Using Self-Signed Certificates with mkcert
We do not recommend using self-signed certificates with Element Enterprise On-Premise, however, we recognize that there are times when self-signed certificates can be the fastest way forward for demo or PoC purposes. It is in this spirit that these directions are provided.
The following instructions will enable you to use a tool called mkcert to generate self-signed certificates. Element does not ship this tool and so these directions are provided as one example of how to get self-signed certificates.
sudo apt-get install wget libnss3-tools
sudo yum install wget nss-tools -y
Both EL and Ubuntu:
wget -O mkcert "https://dl.filippo.io/mkcert/latest?for=linux/amd64" sudo mv mkcert /usr/bin/ sudo chmod +x /usr/bin/mkcert
Once you have mkcert executable, you can run:
mkcert -install The local CA is now installed in the system trust store! ⚡️
Now, you can verify the CA Root by doing:
mkcert -CAROOT /home/element-demo/.local/share/mkcert
Your output may not be exactly the same, but it should be similar. Once we’ve done this, we need to generate self-signed certificates for our hostnames.
You can either do this by generating a wildcard certificate that works for all subdomains or you can do this per domain.
The following is an example for how to build a wildcard cert for
element.local. You will only need to run this once and then you can use the generated certificate for all hostnames that require a certificate:
mkcert *.element.local element.local 192.168.122.39 127.0.0.1 Created a new certificate valid for the following names 📜 - "*.element.local" - "element.local" - "192.168.122.39" - "127.0.0.1" Reminder: X.509 wildcards only go one level deep, so this won't match a.b.element.local ℹ The certificate is at "./_wildcard.element.local+3.pem" and the key at "./_wildcard.element.local+3-key.pem" ✅ It will expire on 5 July 2025 🗓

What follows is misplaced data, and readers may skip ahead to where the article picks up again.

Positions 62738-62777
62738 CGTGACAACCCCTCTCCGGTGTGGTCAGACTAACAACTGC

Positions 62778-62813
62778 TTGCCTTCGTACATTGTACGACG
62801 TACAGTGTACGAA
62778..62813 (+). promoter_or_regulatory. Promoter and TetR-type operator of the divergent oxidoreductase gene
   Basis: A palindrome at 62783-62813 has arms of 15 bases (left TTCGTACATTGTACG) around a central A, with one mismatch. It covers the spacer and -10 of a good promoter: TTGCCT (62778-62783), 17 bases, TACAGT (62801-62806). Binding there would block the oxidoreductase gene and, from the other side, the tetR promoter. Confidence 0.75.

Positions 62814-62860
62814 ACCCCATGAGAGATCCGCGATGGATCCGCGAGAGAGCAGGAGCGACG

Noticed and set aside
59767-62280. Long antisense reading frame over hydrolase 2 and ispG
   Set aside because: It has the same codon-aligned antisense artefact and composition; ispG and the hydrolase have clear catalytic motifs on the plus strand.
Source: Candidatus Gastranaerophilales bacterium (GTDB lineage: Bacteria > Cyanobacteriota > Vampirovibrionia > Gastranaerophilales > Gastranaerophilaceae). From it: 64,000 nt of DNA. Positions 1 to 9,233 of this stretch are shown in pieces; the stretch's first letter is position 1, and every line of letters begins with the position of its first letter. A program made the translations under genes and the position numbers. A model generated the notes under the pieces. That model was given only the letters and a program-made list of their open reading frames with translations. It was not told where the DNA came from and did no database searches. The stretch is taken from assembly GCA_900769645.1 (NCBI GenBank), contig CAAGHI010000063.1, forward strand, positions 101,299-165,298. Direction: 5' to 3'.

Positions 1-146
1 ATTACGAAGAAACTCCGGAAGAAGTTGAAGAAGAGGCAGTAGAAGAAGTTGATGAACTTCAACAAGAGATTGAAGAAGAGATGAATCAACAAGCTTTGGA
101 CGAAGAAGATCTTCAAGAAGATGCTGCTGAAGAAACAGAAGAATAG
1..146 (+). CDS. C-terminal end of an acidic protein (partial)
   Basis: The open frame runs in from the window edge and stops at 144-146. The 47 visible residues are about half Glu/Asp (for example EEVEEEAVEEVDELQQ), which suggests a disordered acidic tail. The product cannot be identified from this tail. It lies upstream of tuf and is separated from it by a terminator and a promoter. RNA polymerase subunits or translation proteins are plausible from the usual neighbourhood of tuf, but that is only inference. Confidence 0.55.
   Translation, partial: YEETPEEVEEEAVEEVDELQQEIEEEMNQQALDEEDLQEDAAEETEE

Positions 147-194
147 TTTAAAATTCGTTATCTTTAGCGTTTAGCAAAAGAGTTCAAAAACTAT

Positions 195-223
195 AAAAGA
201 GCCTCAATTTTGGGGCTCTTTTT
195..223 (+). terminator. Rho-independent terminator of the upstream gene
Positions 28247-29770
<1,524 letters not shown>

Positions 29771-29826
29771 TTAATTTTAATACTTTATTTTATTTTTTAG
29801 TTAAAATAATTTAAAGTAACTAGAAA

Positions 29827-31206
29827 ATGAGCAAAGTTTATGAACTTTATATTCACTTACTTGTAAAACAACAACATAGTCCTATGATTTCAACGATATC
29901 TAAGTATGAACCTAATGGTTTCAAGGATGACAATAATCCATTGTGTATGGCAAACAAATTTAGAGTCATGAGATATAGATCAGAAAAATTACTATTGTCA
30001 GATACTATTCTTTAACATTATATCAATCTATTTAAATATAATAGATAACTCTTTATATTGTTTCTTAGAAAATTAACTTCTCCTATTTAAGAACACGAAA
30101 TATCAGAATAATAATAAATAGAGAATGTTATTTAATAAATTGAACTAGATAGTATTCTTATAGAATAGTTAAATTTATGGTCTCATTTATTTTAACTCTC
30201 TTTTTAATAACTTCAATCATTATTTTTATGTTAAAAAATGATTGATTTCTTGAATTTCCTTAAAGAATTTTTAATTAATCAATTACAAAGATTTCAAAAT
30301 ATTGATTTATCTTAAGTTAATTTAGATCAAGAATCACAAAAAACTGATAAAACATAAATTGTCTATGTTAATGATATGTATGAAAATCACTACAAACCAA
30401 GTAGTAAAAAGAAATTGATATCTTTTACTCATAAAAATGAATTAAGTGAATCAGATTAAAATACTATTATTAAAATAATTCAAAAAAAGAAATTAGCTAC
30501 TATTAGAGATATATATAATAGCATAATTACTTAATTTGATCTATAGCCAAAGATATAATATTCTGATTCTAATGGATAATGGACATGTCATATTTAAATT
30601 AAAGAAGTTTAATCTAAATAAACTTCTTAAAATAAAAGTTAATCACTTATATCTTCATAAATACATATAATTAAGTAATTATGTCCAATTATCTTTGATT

The following is an example of how to do it for
element.local. You will need
to do this for all of the aforementioned hostnames, including the
The run for the element fqdn looks like this:
mkcert element.local element 192.168.122.39 127.0.0.1 Created a new certificate valid for the following names - "element.local" - "element" - "192.168.122.39" - "127.0.0.1" The certificate is at "./element.local+3.pem" and the key at "./element.local+3-key.pem" ✅ It will expire on 1 May 2024
Once you have self-signed certificates, you need to rename them for each host with the form of
Using our above example, these are the commands we would need to run from
the installer directory just for the
element.local certificate: (We ran
mkcert in that directory as well.)
cp element.local+3.pem element.local.crt cp element.local+3-key.pem element.local.key
In the case of the wildcard certificate, we could run:
cp ./_wildcard.element.local+3.pem wildcard.element.local.crt cp ./_wildcard.element.local+3-key.pem wildcard.element.local.key
and then use this file where needed in the graphical installer for a crt/key pair.